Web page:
"All things are wearisome, more than one can say." - Ecclesiastes 1:8

Wednesday, February 22, 2006

HMIE report: Scotland's schools must do better

From the Herald:
"WEAK leadership in a significant minority of nurseries, schools and colleges is blighting the life chances of thousands of pupils, according to the most comprehensive analysis ever carried out into Scotland's education.

Schools inspectors have highlighted management as the one crucial area for improvement which could drive up standards."
Translation: Even Her Majesty's Inspectorate, an other-worldly outfit if ever there was one, can't avoid the bleeding obvious for ever and they too have now managed to grasp what has been repeated endlessly to the point where you think you're going to scream at the heart-breaking futility of it all : the people running the show are, to put it delicately, a 'significant weakness' - largely on account of the fact that they've lost their damn minds. Sort of people who are capable of saying, when you recount the day's latest mayhem to them, "Have you tried a seating plan?"

How do management get so spaced-out, you may ask? Because they become people who have classes described to them; they generally avoid wherever possible the vulgar activity of actually teaching them. Ronnie Smith of the EiS thought the report reasonably well-balanced and added:
"Some headteachers focus more on the bureaucracy, administration and management and not enough on the teaching and learning and that's something which many teachers would acknowledge is the case.

"Rather than act as some sort of arm's-length sergeant-major, headteachers need to get back to what they used to be - their job title designates them first and foremost as teachers."
The problem is going back to what 'their job title designates them' would be too traumatic for the band of PR junkies that 'run' our schools. For the days when management thought the activity of being a teacher was anything less than a menial task have faded to a folk memory of times past when schools were thought to be places of learning.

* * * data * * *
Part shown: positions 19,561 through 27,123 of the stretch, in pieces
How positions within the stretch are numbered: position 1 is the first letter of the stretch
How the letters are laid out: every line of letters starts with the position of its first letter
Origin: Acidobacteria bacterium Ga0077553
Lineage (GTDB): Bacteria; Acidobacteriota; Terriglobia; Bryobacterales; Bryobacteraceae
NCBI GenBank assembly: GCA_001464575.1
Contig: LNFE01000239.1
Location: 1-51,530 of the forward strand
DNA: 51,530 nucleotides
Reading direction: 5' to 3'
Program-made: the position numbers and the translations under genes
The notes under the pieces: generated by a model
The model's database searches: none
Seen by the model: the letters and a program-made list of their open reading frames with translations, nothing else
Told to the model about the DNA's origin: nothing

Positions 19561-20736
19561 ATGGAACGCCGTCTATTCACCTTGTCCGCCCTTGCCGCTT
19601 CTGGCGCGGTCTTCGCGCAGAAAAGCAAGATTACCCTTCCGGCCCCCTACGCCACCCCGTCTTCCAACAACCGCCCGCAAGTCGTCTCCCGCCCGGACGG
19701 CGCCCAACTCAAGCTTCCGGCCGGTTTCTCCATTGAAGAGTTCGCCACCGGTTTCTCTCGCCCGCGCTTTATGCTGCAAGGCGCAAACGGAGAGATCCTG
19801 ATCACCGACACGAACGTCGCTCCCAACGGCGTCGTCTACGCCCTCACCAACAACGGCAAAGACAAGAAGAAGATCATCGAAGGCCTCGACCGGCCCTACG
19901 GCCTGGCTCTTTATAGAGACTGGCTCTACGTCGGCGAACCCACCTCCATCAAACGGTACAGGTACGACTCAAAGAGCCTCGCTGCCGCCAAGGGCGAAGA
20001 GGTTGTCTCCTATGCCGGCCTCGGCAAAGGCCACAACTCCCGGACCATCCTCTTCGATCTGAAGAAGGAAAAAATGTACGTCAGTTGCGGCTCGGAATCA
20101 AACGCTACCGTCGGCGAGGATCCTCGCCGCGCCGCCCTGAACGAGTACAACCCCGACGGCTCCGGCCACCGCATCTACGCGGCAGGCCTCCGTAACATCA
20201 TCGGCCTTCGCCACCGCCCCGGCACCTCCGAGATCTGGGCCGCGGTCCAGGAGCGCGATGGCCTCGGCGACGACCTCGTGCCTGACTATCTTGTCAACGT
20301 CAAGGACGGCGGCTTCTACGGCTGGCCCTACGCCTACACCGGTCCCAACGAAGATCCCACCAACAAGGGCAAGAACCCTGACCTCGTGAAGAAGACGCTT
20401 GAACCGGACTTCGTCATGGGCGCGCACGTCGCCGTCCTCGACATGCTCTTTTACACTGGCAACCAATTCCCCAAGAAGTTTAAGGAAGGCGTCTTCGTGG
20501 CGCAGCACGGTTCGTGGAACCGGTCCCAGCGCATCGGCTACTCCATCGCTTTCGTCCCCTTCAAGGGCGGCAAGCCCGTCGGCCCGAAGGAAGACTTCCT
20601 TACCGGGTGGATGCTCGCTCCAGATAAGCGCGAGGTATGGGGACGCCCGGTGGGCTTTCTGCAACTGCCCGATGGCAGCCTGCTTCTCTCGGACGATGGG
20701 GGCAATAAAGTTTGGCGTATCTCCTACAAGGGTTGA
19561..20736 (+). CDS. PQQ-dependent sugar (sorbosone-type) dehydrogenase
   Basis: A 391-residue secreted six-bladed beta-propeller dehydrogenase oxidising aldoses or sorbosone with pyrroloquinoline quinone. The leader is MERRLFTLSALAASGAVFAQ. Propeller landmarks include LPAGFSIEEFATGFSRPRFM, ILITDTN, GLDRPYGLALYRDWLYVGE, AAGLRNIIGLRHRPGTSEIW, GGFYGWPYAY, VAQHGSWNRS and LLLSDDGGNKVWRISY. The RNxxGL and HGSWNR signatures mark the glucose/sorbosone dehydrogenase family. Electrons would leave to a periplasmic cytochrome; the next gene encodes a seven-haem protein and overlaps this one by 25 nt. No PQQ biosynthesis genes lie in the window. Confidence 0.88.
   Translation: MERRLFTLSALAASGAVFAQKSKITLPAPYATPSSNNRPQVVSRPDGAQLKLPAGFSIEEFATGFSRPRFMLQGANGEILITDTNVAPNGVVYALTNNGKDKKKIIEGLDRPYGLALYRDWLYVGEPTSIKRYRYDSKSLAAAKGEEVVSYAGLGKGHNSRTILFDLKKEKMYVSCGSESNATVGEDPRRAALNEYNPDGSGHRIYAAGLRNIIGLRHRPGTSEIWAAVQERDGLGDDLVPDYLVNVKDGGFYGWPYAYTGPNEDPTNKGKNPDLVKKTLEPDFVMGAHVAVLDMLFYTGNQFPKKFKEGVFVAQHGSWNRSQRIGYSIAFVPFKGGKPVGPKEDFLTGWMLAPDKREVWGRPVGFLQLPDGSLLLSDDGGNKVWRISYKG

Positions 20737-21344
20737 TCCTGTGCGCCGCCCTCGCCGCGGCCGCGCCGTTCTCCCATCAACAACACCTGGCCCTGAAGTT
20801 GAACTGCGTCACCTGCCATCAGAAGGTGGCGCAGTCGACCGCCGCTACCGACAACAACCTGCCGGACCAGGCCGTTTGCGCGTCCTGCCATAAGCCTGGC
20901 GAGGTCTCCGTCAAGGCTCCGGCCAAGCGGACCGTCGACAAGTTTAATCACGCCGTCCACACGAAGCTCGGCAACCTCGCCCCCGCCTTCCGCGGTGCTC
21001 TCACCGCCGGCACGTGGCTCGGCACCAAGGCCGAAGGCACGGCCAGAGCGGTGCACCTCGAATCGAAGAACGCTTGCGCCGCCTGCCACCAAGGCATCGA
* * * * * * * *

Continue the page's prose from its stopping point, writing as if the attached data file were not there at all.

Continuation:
Amongst the problems highlighted by the report where while most pupils actually fared reasonably well by international comparisons, a significant minority (practically one in five) received sub-standard education as a result of losing the 'postcode lottery'.

Allow me to explain how this works in our country: if you happen to be born, through no fault of your own, into a postcode area beginning with 'G', the chances are you're fucked. If you understand that losers of this postcode lottery run the risk of having this blogger teaching their children, you begin to understand the scale of the problem:
"However, inspectors revealed a postcode lottery in the quality of teaching with a "considerable variation" in the performance of education authorities and individual schools.

The Herald has highlighted the fact that only nine of Scotland's 52,000 teachers had been sacked for incompetence in the last five years."
Indeed - yet there's a Catch-22 situation here: insanity tends to impair your professional competence, I think most people would agree - but the spread of knowledge in this information age has resulted in a greater public understanding that a career in teaching and good mental health are mutually exclusive. Such is the unbridled lunacy that was the McCrone deal, even advertisements for the top jobs are bereft of candidates, in want of people who are willing to be associated with this educational calamity.

Consider the facts: as a Head Teacher you could expect to earn in excess of 60k depending on the size of the school; you never have to be confronted with thirty members of the tracksuited-fraternity at five-to-nine on a Monday morning, if you don't want to; and most days you go home at 3.30 if not earlier - always assuming you're not at an important meeting discussing what you're going to do at the other meetings you're scheduled to have to talk about the new 'learning community' that doesn't exist anywhere except in your fevered imagination and in the inflation of your bank balance. Yet applications for headteacher posts have fallen by 50%.

The solution is three-fold:
1) More money for positions where presently the loss of sanity inherent in job outweighs financial incentives. And/or...

2) Given that application of point 1 could bankrupt the nation, make system less insane, thereby attracting more rational and by extension we hope, more competent individuals.

3) Introduce the death-penalty for people who use expressions like 'proactive', who talk about teachers being 'facilitators' or tells you a pupil has a 'specific learning difficulty' but don't tell you what it is - either because they think this is has the status of an Official Secret or more plausibly, because they haven't even the vaguest idea what they're talking about. (People who talk about things being 'horizontal' and 'vertical' - but they're not joiners or architects - should be treated with suspicion too. Maybe execution's a bit much here - a simple flogging would do here, I think.)
Point 3 a bit harsh? Ah, but how can you have a revolution without executions?

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